Inappropriate: the politics of language in reporting on serious crime and sexual violence

On Monday 26th October, Edinburgh Evening News published an article which called sexual assault ‘inappropriate’. Inappropriate behaviour is attending a wedding dressed in a Halloween costume, making loud animal noises during a trial, or writing ‘smells’ after another person’s name on a register. To equate sexual assault, or any serious crime, with ‘inappropriate behaviour’ is to reduce it and effectively whitewash the scale of the offence. Whilst a newspaper might report on a referee’s ‘outrageous’ decision at a football match, or describe a new film as ‘shocking’, sexual violence is simply ‘inappropriate’.  We cannot expect there to be any profound change in the way our society handles its problems of endemic sexual violence, lad culture and prejudice until we start talking about our problems in language equivocal to that which it is describing.

Just as phrases like ‘boys will be boys’ or ‘banter’ provide cultural carte blanche for men to behave with reckless disregard for others, the continued use of phraseology which minimises or downplays what it is describing fuels a culture which is more interested in covering up and euphemising its ills than addressing them in a sincere and adult manner. The use of this minimalizing speech plays into a narrative of normalisation, that because these words do not belong to an elevated register the issue they describe is itself something to be categorised as a norm. If chanting rape ‘jokes’ outside of accommodation buildings is ‘banter’ then we have adjusted the scale of normal behaviour so that basic human decency is an exception rather an expected minimum standard.

We see it across political institutions and throughout the media, take discussions of ‘collateral damage’ in warfare – because it is easier to use a euphemistic buzzword than address the fact that the use of indiscriminate violence by hegemonic states ultimately results in the needless and brutal deaths of thousands. We talk about the ‘Commonwealth’ rather than ‘occupied, oppressed and colonised states’, we talk about ‘sanctions’ rather than aggressive, ideologically fuelled cuts. There is a persistent and dangerous trend to sanitise discourse of difficult topics by repackaging them behind vapid jargon and phrases which are bleached of any emotional undercurrent, precisely because that is what oppressive groups want to do – to become emotionally detached.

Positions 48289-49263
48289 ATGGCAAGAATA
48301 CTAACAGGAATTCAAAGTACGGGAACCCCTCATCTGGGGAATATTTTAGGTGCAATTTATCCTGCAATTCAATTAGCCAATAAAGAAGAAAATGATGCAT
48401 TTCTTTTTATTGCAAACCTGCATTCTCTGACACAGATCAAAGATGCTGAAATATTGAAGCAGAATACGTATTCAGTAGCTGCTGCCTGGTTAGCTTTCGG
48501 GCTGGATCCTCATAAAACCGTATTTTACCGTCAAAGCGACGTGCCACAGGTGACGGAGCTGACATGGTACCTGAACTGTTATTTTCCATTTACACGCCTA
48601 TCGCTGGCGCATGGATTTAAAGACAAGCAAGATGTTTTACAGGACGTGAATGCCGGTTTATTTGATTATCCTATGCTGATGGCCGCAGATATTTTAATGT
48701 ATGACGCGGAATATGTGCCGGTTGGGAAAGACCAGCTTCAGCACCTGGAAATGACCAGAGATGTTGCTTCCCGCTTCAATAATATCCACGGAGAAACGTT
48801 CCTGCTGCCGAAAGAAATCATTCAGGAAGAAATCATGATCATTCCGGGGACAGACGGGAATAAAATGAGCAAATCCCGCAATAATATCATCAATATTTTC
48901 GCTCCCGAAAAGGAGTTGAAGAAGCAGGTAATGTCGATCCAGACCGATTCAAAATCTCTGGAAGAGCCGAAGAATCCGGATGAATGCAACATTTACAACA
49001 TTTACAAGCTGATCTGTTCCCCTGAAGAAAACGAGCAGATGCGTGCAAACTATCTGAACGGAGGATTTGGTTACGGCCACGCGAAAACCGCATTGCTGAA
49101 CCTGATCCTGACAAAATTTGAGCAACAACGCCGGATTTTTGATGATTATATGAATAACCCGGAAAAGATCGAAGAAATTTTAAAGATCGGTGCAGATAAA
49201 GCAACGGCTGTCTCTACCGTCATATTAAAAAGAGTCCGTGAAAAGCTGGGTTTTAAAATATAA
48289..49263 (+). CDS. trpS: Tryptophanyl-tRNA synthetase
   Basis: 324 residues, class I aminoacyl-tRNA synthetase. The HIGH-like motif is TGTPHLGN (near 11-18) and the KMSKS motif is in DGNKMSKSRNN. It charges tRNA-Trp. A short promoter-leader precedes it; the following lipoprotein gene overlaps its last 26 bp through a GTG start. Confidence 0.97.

The most simple and straightforward way to oppress a group is to deny its humanity, to establish a psychological distance between the oppressor and the oppressed. This is achieved by removing emotion from the situation, to strip the narrative of any compassion or humanism. This is defended by apologists as ‘objective’ speech, and in fact this is praised as dealing with things in a ‘professional manner’. There is nothing ‘objective’ or ‘neutral’ about covering up the realism of the situation, when you cover a stain with a rug the stain is still there and even less likely to be dealt with. In fact, far from neutrality such language perpetuates, sustains and institutionalises violence and discrimination. If you can convince a bystander not to identify the oppressed subject as a thinking, feeling human being then you can convince them not to act against the atrocities perpetrated by oppressive groups.

Publicly facing voices, whether journalists in print media or politicians in our parliaments, must lead the way in affirming that institutionalised violence is not to be accepted or normalised. This means addressing things the way they are, not skirting around the topic by dressing up atrocities as ‘shortcomings’. Language is a political weapon, and our conversations necessarily shape the way we construct serious and endemic social problems.
Image: Dave Crosby

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